Tuesday, August 18, 2009

The Consequences of Inflation

"Inflation has both moral and economic consequences. It discredits whatever economic system it is part of because it removes any perception of justice that might otherwise be present. Instead of rewarding enterprise and punishing indolence, it "bestows affluence here and embarrassment there," as Keynes put it, "and redistributes Fortune's favors so as to frustrate design and disappoint expectations." Since it permits the accumulation of profit without the need for productive effort, inflation discredits enterprise. Wealth is obtained by plunging into debt, using borrowed money to buy commodities of real value that tend to rise in value at a rate faster than the currency is depreciating. People thus receive wealth without producing anything of value." page 99

"Thus saving and investing are proved to be foolish in an inflationary environment. Gambling and speculating seem more sensible. And spending before prices rise, preferably on credit, is a way to beat inflation. Observing all this during the massive Chinese inflation, Theodore White called it "the haunting pestilence of the middle classes," ruining those "who try to plan, to save, to be prudent," obliterating all loyalties, "denying all effort except to survive." page 101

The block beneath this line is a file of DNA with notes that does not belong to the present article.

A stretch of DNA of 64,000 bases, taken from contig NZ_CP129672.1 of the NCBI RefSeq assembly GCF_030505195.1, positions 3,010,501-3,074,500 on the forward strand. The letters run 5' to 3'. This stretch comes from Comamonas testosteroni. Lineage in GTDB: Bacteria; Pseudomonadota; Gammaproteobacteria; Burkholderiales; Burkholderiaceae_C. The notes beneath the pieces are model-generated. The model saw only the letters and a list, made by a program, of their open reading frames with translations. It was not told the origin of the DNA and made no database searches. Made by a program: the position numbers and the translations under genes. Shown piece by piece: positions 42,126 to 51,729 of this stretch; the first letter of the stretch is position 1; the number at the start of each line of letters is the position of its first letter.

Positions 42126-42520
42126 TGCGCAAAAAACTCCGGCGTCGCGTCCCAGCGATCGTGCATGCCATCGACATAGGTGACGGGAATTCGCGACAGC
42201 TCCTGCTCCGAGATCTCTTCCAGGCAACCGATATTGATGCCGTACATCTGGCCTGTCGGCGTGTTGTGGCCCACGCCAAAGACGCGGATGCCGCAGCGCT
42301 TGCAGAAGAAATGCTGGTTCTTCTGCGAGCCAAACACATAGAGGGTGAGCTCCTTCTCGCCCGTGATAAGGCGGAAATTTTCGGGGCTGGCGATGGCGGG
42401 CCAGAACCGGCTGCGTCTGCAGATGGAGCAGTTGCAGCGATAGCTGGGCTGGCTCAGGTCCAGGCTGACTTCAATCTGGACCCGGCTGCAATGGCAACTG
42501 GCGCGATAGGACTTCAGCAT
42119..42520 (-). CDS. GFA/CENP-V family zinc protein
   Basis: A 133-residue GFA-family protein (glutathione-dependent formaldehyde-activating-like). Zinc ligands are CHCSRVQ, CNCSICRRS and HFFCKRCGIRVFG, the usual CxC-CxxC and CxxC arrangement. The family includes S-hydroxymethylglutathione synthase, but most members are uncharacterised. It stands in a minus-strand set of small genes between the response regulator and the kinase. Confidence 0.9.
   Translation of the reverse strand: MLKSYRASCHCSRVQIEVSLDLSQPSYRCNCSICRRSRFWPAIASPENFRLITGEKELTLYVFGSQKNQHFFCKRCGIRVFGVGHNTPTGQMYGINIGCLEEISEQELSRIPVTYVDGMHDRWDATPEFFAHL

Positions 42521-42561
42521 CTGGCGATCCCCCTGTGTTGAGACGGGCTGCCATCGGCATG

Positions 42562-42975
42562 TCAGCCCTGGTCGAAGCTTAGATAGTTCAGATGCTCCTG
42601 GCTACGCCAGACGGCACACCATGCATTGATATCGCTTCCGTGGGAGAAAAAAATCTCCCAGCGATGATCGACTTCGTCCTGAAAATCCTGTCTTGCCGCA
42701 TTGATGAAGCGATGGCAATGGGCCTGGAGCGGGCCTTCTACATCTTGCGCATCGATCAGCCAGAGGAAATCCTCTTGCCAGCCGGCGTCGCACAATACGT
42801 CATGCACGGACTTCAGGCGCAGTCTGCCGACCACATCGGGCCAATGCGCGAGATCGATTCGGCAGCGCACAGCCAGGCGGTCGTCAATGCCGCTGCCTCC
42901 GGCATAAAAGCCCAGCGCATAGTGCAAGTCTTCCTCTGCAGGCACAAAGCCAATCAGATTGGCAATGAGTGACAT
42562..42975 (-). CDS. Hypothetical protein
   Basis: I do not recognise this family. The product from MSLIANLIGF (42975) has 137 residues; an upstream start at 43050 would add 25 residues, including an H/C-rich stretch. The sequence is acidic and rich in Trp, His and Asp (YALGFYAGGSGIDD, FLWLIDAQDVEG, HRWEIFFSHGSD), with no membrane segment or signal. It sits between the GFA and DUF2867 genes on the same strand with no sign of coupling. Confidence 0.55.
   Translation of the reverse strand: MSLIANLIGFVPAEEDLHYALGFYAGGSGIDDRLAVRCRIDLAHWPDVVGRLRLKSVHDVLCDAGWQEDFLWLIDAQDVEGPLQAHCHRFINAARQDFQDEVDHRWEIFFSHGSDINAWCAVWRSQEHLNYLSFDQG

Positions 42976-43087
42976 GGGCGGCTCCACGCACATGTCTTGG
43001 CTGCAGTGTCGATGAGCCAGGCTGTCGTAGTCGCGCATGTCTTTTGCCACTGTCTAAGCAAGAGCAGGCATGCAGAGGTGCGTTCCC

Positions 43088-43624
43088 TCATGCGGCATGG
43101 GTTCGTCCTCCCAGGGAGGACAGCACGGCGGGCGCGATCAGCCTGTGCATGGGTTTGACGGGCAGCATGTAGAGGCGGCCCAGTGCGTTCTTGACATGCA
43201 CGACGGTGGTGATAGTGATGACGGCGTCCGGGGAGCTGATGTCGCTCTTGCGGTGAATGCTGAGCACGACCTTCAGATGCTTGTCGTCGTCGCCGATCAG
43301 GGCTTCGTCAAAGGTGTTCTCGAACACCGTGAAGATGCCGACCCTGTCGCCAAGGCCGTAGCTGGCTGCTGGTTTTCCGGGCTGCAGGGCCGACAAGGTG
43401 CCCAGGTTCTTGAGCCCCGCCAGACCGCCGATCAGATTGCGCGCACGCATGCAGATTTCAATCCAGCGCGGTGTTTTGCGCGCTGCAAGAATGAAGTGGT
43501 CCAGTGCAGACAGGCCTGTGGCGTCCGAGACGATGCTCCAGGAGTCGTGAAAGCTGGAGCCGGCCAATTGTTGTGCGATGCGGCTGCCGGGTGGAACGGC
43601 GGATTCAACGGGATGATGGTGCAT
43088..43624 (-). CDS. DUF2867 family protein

"A society that inflates its currency tampers with a moral value. If the economic system lacks the basic honesty that permits economic transactions to reward both seller and buyer, lender and borrower, there can be no sense of justice. It seems right then to seek advantage at the expense of others. Henry Wallich, a member of the Federal Reserve Board, which has proved itself incapable of providing honest money, recently said that prices expressed in dollars no longer mean what they say. "Inflation is like a country where nobody speaks the truth." He compared the use of the inflating dollar with the making of contracts in which the measures of quantity frequently shrink. The Hebrew prophets denounced those changeable weights and measures as a form of oppression that merited judgment. Yet the Federal Reserve Act reads, in part, "to furnish an elastic currency." page 101

"Inflation is both a cause and effect of moral decline. The citizens like it because they perceive that it gives them something for nothing. Like many of the policies of the modern social democracies, it transfers wealth from some people to others. People will tolerate increasing prices because their paychecks seem to increase apace. The value of their houses and other hard assets goes up, while their load of debt becomes less burdensome. The benefits they receive are visible--the state makes certain of that, since if they were not visible nobody in the state apparatus could profit by providing them--while the costs are as invisible as political and bureaucratic genius can make them. As long as people think they are advancing economically, the pressure to continue inflating outweigh those for stopping. When a society becomes pragmatic, the moral considerations seem less important than the economic ones. page 102

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